It wouldn’t be news

It wouldn’t be news

The obvious frustration of Prime Minister Silveria Jacobs with the frequent circulation online of leaked internal documents (see Thursday paper) is understandable. After all, government needs to be seen as trustworthy by the people and a reliable business partner also for investors, etc.

Leaking confidential information with malicious intent is no doubt wrong, but history shows this occasionally does society a service if it concerns improprieties. Of course, there are other ways to address perceived injustices, including filing a complaint with the Ombudsman or going to court, but if all else fails exposure can be an effective way to prompt action against such apparent wrongdoings.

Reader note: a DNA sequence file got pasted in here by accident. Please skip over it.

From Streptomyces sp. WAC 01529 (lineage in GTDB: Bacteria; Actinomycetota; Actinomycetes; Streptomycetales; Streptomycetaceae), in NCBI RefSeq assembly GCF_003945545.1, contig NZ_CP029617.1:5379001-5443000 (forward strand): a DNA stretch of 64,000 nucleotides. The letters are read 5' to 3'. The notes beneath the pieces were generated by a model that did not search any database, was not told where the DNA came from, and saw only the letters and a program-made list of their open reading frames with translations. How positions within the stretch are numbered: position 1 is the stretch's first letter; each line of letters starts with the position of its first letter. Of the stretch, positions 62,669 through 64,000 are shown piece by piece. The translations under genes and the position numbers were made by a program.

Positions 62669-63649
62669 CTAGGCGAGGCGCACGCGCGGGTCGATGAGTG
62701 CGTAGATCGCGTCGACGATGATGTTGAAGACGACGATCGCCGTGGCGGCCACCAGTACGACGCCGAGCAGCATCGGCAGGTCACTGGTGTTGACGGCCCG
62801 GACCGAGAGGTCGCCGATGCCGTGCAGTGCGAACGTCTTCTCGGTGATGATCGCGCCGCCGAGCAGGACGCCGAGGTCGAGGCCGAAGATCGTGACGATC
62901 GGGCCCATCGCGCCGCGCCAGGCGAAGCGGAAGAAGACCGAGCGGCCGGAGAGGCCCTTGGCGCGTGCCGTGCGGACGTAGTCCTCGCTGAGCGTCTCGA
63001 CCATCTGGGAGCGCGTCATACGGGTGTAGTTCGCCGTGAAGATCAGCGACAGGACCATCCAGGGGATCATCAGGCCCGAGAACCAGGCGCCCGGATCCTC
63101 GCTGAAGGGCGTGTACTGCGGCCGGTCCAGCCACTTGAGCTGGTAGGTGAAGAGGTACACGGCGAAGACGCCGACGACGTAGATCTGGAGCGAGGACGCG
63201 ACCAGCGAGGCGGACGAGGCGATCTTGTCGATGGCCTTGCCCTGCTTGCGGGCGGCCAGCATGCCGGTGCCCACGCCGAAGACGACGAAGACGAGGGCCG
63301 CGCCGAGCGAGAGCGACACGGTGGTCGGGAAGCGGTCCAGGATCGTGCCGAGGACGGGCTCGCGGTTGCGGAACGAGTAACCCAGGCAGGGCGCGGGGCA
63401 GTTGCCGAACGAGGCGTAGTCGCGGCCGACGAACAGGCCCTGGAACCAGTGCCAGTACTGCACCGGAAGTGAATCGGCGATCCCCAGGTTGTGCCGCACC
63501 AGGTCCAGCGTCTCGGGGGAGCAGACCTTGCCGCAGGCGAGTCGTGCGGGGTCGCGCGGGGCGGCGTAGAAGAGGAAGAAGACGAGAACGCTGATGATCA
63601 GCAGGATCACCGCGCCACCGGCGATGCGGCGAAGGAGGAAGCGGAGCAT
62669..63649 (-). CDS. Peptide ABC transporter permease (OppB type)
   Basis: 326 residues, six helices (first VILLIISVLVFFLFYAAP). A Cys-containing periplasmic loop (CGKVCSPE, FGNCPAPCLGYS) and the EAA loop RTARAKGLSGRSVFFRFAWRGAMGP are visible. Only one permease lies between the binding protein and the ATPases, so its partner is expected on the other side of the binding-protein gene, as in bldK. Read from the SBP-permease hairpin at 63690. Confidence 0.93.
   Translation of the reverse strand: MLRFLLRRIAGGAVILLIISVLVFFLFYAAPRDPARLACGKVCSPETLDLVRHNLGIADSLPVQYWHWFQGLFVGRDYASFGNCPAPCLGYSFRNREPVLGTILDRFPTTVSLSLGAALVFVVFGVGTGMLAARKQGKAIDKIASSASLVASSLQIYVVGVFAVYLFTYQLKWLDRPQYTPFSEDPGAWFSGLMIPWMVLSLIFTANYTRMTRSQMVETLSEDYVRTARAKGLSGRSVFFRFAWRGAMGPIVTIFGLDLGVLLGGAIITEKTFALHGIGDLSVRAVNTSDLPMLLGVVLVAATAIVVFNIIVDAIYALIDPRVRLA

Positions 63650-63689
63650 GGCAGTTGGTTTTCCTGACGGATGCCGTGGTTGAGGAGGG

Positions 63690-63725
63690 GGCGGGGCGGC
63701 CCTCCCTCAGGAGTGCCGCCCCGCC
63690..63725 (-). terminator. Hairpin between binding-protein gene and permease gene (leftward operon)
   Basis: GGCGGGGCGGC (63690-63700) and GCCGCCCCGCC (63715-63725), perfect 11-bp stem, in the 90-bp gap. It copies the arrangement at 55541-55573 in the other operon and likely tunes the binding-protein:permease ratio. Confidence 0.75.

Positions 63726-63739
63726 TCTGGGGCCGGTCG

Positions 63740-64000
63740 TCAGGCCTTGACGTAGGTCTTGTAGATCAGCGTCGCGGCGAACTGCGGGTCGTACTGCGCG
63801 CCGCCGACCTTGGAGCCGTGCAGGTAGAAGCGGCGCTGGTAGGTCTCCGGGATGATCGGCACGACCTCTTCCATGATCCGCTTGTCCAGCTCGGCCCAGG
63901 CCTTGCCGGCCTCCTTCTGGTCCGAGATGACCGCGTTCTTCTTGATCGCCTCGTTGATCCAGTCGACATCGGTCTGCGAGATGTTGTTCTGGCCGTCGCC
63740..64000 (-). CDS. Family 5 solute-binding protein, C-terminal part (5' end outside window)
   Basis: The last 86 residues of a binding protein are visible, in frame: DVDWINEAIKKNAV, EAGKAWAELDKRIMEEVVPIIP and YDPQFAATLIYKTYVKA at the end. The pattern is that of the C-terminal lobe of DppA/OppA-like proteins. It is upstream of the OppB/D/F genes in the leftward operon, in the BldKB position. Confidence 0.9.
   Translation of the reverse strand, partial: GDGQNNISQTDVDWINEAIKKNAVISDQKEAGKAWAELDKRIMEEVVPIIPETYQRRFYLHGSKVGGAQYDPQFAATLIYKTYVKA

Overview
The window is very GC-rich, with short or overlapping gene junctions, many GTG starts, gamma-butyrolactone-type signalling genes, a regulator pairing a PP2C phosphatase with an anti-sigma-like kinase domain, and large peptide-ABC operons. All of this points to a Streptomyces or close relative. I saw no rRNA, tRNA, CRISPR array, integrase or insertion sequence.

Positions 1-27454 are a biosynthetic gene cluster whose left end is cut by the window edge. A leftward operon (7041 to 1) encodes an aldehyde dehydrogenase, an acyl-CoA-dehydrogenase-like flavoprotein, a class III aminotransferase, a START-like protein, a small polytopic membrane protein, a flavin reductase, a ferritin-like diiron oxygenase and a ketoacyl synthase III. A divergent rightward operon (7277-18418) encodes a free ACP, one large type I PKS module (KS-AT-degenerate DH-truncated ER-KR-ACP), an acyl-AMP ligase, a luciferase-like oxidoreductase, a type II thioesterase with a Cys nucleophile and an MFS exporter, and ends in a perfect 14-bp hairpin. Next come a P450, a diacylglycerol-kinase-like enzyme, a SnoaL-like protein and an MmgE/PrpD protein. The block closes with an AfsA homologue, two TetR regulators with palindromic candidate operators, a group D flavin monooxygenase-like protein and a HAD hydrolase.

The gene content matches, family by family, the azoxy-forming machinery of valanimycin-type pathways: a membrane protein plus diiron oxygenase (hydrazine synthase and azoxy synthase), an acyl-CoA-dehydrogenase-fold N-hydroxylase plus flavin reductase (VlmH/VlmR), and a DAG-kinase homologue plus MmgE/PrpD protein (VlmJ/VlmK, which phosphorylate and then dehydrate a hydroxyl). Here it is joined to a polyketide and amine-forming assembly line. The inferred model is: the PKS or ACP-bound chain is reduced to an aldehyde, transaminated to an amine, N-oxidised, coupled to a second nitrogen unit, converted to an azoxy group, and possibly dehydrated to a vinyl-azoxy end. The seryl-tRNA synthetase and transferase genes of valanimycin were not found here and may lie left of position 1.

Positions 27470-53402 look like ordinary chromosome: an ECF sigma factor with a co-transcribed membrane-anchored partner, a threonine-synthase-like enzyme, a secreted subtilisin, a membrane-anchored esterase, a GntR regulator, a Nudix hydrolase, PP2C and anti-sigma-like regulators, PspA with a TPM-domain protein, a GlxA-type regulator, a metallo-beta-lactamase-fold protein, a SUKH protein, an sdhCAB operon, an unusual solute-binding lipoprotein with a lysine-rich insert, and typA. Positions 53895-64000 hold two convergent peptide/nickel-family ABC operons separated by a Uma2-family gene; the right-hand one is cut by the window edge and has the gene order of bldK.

The global trend of protecting so-called “whistle blowers” in the public sector is based on the reality that regular channels to report suspected irregularities at times simply prove insufficient. And, as the prime minister and NA leader surely knows, this is the age of extreme transparency.

She mentioned journalists who publish official documents and how people don’t realise “it could also be my family member who is a civil servant, whose name is in that document, who should not be out there.” A good practice in these situations can be to erase and/or omit the names of those not considered an active contributor to whatever transgressions may have occurred.

Most reputable media houses will only publish if relevant, which in practice often means there seems to be something amiss. Let’s face it, otherwise it wouldn’t be news.